How to Store a Mattress: 5 Tips for Safe Storage
Do you no longer have room for one of the mattresses in your home? Are you in-between living spaces and in need of a place to stash your furniture temporarily? At some point, you may have to put your mattress in storage.
If you're not planning to use your mattress for a few weeks or months at a time, then storing your mattress is a smart move. After all, a good quality mattress can cost upwards of $1,000, so it makes sense that you wouldn't want to get rid of it.
Keep reading this article to learn how to store a mattress so that it stays in the best condition possible until you're ready to sleep on it again.
5 steps to safely store your mattress
Below, find step-by-step instructions for storing a mattress safely, from prepping the mattress to finding the right storage location.
Cleaning and airing out the mattress
The first step to storing a mattress is thoroughly cleaning and airing it out. The best mattress cleaning method involves one of the most inexpensive and effective odor eliminators available: baking soda.
For many years, baking soda has been used to freshen everything from clothing to carpets. Mattresses are no exception.
Follow these easy steps to ensure your mattress is clean and fresh before putting it into storage:
- Remove sheets and pillows from the mattress.
- Evenly sprinkle up to 1 pound of baking soda onto your mattress. Make things easier by purchasing a small 16-ounce box from your local market.
- Allow the baking soda to sit at least eight hours to absorb odors.
- Vacuum the baking soda and use the upholstery attachment to get into any grooves.
- Allow a few more hours for the mattress to air out.
If you're feeling up to it, take your mattress outside on a clear and sunny day. The sun's ultraviolet rays will help absorb odors.
Watch this video for more advice on cleaning a mattress:
Covering the mattress
So you've cleaned and aired out your mattress. Now it's time to protect it from damage during transport to your chosen storage location. Experts recommend covering your mattress with a light, breathable plastic material such as a high-density polyethylene mattress storage bag.
Polyethylene keeps out moisture and prohibits the growth of mold, which can ruin your mattress. You can find mattress storage bags selling for around $20-$40 at hardware or packing/moving supply stores.
Here are easy tips to help you cover your mattress like a pro:
- Cover the entire surface of your mattress and secure tightly with packing tape, paying attention to the edges.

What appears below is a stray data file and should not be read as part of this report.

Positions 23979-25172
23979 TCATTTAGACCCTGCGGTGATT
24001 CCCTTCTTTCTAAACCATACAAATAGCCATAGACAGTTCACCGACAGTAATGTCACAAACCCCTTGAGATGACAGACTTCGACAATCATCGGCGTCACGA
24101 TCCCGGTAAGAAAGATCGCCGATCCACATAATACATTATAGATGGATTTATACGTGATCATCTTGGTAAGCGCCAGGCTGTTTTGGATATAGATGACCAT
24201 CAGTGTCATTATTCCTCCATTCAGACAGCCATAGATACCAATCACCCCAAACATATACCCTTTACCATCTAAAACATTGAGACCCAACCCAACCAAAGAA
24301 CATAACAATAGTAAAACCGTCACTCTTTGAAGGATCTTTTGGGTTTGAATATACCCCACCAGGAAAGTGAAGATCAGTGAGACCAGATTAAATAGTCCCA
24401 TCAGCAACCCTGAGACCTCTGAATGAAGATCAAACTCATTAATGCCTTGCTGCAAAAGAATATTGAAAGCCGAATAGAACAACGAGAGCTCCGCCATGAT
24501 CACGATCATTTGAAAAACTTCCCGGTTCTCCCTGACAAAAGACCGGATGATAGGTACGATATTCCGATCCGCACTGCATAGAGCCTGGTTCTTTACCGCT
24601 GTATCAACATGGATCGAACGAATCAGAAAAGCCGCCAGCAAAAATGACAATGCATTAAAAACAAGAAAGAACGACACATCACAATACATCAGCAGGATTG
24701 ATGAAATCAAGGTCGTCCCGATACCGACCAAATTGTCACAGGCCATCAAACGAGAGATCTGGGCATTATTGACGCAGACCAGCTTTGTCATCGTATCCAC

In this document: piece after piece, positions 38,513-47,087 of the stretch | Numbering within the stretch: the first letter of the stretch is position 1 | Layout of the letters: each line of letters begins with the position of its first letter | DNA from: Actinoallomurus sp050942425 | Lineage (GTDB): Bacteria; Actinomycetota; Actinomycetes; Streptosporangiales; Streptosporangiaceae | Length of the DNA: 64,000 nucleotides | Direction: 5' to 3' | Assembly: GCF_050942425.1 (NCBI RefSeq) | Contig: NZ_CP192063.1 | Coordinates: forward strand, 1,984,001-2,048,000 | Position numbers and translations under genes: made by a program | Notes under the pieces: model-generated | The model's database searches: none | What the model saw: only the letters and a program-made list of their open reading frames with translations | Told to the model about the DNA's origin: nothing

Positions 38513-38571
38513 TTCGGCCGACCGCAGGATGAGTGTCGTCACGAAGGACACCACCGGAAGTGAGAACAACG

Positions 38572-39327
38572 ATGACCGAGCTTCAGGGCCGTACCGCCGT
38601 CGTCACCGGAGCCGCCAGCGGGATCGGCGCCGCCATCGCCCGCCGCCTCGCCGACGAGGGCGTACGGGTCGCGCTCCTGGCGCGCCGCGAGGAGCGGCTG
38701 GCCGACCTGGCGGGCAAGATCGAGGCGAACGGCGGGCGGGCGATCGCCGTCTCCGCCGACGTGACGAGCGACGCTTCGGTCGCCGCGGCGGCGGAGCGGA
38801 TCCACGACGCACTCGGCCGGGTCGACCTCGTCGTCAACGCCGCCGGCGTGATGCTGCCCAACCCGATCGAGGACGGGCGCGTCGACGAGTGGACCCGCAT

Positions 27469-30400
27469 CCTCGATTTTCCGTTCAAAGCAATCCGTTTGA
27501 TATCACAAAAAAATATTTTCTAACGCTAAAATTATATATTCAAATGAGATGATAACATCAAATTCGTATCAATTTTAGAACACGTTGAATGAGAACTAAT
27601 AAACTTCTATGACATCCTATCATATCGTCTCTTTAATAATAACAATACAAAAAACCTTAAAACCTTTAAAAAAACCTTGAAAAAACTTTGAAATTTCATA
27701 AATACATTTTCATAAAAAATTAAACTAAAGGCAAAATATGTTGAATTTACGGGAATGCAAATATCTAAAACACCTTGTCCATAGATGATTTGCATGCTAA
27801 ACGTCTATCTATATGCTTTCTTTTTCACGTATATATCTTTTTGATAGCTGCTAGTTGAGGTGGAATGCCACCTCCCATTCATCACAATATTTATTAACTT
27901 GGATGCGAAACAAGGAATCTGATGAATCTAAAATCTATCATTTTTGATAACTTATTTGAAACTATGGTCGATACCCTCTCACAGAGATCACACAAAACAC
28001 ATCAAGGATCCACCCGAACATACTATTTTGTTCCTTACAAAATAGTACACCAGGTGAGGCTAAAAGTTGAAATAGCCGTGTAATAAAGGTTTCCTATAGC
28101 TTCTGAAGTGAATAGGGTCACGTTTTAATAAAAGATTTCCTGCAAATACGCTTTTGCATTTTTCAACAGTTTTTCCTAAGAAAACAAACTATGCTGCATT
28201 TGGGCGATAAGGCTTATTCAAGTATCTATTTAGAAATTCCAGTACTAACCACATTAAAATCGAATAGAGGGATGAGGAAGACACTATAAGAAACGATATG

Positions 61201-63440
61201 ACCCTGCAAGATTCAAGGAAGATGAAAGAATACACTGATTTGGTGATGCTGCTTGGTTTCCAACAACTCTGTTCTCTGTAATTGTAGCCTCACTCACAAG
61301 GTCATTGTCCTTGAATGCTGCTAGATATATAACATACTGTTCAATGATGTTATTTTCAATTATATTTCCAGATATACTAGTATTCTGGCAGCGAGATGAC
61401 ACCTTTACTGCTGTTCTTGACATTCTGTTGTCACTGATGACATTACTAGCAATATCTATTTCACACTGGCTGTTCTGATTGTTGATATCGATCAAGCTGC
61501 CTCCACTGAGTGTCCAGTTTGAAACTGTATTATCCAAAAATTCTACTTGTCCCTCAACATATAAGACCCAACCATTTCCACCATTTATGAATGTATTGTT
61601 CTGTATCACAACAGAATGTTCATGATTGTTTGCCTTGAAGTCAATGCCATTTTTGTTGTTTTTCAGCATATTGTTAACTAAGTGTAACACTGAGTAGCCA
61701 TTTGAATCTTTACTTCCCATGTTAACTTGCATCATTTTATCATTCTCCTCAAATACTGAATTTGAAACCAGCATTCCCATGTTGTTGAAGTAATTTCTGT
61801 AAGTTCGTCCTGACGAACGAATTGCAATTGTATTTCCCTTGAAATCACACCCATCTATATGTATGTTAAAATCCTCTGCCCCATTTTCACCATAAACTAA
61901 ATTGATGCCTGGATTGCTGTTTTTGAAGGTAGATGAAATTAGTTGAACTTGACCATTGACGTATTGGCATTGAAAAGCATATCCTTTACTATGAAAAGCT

- For an additional layer of security from moisture and damage, try placing your mattress in a cardboard box.
- Are you storing your mattress for a few months or longer? Air out your mattress at least once every three or four months.
- Open the plastic wrapping for a few hours or a whole day if possible. Remember to reseal afterward.
Identifying the best storage location
Whether you choose to store your mattress at home or in a rented space, consider the following:
For long-term storage, use a temperature-controlled environment. Ideally, you should choose a facility that offers heat in the winter and air-conditioning during the summer months. This will help prevent mold and mildew from forming on your mattress, and, in turn, ensure the bed's longevity.
Using your basement or garage for storage? Reduce the risk of mold and mildew by placing a dehumidifier in the storage space. This will help keep moisture out of the air.
You can store a mattress on its side in a moving truck for space if necessary. Just avoid placing any heavy objects on top of it.
Transporting the mattress
It's transport time! You've found the perfect place to store that mattress, and you've cleaned and covered it. Sure, you could strap that mattress to the roof of your car and speed over to the storage facility. Not only is this dangerous, but it's also illegal in some places. It could also damage your mattress—and bad weather can make things especially tricky.
The best option for transporting your valuable investment is to hire movers or rent a moving truck yourself. A quick internet search will uncover a list of local moving companies in your area. If you'd prefer to rent a truck, U-haul rental prices start at just $19.95.
You can store the mattress on its side in the truck for space if necessary. Just avoid piling heavy furniture or items on top of the mattress, which can cause damage.
Storing the mattress in your home? Follow these steps to transport it to your basement, garage, or whatever room you'll be leaving the mattress in:
- Before storage, clean and air out your mattress.